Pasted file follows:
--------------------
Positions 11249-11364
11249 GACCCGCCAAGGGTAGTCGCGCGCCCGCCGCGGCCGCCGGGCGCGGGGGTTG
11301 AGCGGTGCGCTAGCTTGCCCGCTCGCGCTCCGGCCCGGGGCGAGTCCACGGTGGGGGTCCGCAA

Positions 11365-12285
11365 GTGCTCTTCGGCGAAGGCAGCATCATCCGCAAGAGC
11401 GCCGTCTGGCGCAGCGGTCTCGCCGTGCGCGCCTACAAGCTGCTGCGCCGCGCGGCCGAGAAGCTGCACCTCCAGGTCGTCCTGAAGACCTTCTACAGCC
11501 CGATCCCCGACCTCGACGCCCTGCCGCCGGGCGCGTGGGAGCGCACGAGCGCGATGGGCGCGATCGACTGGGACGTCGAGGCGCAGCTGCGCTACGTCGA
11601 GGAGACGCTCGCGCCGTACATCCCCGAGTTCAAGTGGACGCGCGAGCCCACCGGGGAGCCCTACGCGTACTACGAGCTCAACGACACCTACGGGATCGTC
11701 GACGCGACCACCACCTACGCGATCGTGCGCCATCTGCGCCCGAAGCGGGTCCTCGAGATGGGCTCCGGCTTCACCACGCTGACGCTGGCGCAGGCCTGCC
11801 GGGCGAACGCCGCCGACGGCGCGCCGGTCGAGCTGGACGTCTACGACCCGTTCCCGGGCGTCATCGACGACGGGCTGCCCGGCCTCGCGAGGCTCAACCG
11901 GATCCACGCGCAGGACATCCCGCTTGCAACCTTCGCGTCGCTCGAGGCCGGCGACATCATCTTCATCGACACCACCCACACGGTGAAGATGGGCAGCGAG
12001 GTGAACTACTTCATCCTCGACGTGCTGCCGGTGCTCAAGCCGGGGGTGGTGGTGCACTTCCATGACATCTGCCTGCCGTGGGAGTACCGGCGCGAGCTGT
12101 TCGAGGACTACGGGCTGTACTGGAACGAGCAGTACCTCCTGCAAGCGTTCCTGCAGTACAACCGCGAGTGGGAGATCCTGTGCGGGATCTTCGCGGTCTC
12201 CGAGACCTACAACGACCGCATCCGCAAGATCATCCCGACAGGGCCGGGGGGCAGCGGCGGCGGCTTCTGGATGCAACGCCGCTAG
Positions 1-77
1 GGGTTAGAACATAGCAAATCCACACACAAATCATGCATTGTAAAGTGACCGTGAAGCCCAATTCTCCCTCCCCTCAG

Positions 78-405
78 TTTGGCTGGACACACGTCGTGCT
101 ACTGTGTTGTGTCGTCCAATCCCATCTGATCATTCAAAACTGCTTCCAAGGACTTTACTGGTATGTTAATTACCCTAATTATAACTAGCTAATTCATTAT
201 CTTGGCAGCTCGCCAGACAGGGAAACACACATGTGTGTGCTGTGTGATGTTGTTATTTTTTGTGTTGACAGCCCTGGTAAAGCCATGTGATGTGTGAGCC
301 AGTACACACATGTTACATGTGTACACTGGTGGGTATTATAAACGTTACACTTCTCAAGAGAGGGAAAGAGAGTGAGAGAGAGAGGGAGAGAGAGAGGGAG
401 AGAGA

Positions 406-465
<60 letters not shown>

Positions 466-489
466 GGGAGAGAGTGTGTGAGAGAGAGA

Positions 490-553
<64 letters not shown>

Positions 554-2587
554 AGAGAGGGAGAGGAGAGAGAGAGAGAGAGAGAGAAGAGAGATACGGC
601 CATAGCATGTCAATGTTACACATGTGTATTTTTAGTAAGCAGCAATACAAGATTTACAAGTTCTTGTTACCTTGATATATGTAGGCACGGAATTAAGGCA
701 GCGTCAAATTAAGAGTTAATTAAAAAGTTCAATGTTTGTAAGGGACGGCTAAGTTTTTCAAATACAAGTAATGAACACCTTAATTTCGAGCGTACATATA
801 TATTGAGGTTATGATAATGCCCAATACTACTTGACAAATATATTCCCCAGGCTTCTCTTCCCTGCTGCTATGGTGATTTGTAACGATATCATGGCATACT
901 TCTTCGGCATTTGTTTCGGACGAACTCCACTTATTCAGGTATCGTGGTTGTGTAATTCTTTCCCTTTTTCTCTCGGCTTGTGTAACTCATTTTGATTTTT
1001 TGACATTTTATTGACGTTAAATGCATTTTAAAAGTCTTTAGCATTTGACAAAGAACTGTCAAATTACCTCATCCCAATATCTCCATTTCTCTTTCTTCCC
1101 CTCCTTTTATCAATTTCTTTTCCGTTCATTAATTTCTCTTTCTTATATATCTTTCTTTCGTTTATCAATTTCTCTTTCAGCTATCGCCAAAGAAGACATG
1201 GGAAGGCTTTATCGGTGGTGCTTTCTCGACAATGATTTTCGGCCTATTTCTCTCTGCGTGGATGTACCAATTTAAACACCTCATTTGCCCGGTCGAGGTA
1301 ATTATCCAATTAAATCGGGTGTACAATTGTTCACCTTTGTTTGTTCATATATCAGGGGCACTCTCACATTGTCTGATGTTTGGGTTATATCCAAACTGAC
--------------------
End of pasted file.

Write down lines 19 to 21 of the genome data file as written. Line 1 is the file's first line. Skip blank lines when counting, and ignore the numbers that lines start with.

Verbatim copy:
101 ACTGTGTTGTGTCGTCCAATCCCATCTGATCATTCAAAACTGCTTCCAAGGACTTTACTGGTATGTTAATTACCCTAATTATAACTAGCTAATTCATTAT
201 CTTGGCAGCTCGCCAGACAGGGAAACACACATGTGTGTGCTGTGTGATGTTGTTATTTTTTGTGTTGACAGCCCTGGTAAAGCCATGTGATGTGTGAGCC
301 AGTACACACATGTTACATGTGTACACTGGTGGGTATTATAAACGTTACACTTCTCAAGAGAGGGAAAGAGAGTGAGAGAGAGAGGGAGAGAGAGAGGGAG